WOW :open_mouth: Are you referring to buying your happiness/personality/image? Maybe that’s why I don’t like merely shiny styled objects with nothing new to add. This buy-yourself-happy-behavior results in a more pollution and over-consumption. Because the rush of something new will fade faster and faster. And the dose needs to become bigger and more frequent. It’s almost comparable to a drug addiction :wink:

And yes I know it’s part of the economy. If everybody would stop buying things our system would collapse. But maybe we don’t need to buy as much things. I find it very amusing that the more years I’m a product designer, the less stuff I buy.

But I think we are getting of topic



Good call on that- I guess some of these styles in nature evolve too, looking to appear more colorful or more healthy and strong.

I guess the thing that still makes humans unique in the universe as far as we understand it is their self-awareness to where you can buy the most colorful and new looking blue jeans across the street where they sell distressed ‘vintage’ holey jeans (that are also brand new) and both can have the same purpose of attracting a mate, though I am unfamiliar with any other creatures would make themselves look nasty and dirty to compete with other similar gendered rivals that are stronger and healthier in appearance- usually functional appearance in nature seems to be on a linear/polar scale - (healthier better or stealthier better, etc.), and humans come up with things like irony, retro design, and branding. Animals respond to novelty too, and synthesize, but don’t usually create art for arts sake

But I guess the last line of your quote may sum it all up as a philosophy

As for innovation, I think it is one consistently valuable aspiration - it will always have value and I would like to think that striving for innovation is a key value for designers- if there is such thing as value or nobility (which there certainly is as a synthetic proposition to us humans) then it is somehow attached to innovation, and maybe other so-called values are based on fabricated moralities.

Quite the opposite. If you make more conscious purchasing decisions, I think you actually take care of things more, and want to keep them. It is never a good idea to point to yourself as an example, as designers, we are not typical consumers… but I will do that now. My Dualit Toaster, my Audi TT, they don’t perform tasks any better than other toasters or vehicles that cost less than half… but I love them, they make me feel good, they help me to be in the moment and enjoy my day, and I’ll keep them as long as I can… the both are 10 years old and look almost new.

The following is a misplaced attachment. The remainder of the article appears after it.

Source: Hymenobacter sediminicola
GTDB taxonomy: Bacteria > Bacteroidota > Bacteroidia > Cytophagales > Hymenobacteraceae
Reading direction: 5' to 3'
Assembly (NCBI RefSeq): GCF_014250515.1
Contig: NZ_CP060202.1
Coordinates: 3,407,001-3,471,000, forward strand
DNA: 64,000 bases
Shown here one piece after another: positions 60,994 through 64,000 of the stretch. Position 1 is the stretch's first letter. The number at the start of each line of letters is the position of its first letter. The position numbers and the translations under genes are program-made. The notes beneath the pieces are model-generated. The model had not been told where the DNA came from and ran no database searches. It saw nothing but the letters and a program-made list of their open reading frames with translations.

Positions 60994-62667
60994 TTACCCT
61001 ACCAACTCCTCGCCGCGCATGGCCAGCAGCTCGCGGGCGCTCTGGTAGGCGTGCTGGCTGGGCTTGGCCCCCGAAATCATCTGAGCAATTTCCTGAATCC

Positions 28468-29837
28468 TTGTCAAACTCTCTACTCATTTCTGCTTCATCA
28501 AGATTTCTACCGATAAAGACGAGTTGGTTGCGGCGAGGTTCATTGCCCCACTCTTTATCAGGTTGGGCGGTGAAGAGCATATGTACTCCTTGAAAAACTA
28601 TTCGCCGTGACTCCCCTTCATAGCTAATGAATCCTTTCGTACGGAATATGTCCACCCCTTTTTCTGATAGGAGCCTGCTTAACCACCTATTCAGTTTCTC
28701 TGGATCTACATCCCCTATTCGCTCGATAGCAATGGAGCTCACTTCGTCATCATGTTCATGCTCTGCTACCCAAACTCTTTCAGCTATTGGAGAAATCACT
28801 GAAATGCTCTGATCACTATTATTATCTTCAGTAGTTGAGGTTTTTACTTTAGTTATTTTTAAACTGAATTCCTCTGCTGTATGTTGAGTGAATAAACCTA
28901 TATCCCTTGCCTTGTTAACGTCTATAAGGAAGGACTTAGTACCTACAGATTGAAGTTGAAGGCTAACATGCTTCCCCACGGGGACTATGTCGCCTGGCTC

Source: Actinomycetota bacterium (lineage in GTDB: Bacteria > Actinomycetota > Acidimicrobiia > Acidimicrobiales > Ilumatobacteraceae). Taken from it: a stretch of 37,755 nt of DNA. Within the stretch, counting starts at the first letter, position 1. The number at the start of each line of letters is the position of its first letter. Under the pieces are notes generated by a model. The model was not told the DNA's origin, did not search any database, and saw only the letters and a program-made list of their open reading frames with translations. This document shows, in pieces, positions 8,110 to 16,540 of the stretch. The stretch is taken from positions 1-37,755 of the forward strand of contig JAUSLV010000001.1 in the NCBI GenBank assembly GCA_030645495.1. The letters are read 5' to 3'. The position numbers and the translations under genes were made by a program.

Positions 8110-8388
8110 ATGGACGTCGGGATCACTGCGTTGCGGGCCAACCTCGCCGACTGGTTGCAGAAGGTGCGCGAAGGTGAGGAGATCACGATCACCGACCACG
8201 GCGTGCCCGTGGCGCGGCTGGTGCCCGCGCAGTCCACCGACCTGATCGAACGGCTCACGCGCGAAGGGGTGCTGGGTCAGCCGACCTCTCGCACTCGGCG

“When I was starting up in business it was the late 1960’s, a time of change. Man had landed on the moon, young people wanted to change the world, we all wanted to make a difference. I wanted to make people smile. If you can make people smile and get them excited, thy enjoy life better. A person driving a Porsche has a different feeling from someone driving a sheet metal box. If you build emotional value, people will keep the product longer and take more care of it; this of course also saves energy and materials.”
Hartmut Esslinger, founder of frog design 1999

As soon as I give my dog a bath, he loves to roll around in the mud and get dirty and stinky again to be smelly for the other dogs. There is not functional reason for him to smell like nature, he sleeps in a feather stuffed dog bed… he just likes it, and apparently his doggie buddies do too!

Define innovation. Define good design.

Did you mean it in the Dieter Rams meaning of Good Design?

I see the discussion doesn’t differentiate between various kinds of innovation. An innovation is so ONLY if it reaches the market (so something you design and is very cool, fresh, new and awesome but stays in the “drawing board” is not innovation).

There is incremental innovation and radical innovation. Product innovation and process innovation.

A design of a coffee table that looks like every other table but weights less and can be disassembled for shipping to save cost, reduce pollution and create better convenience for the user can be innovative but is not at all related to how the product looks. (Ikea?)

Designers tend to be too focused on the product but don’t forget that a regular product with an innovative business model or innovative distribution can make a huge difference (maybe even bigger than the product itself). (don’t underestimate the power of the dark side (marketing))

I see ID becoming more and more a comodity. What makes a difference is the User Experience and we need to work with a holistic approach to discover innovation opportunities that create value for stakeholders. A good design not only should support and enable a good user experience but should also satisfy the requirements from the different stakeholders affected during the product/service lifecycle.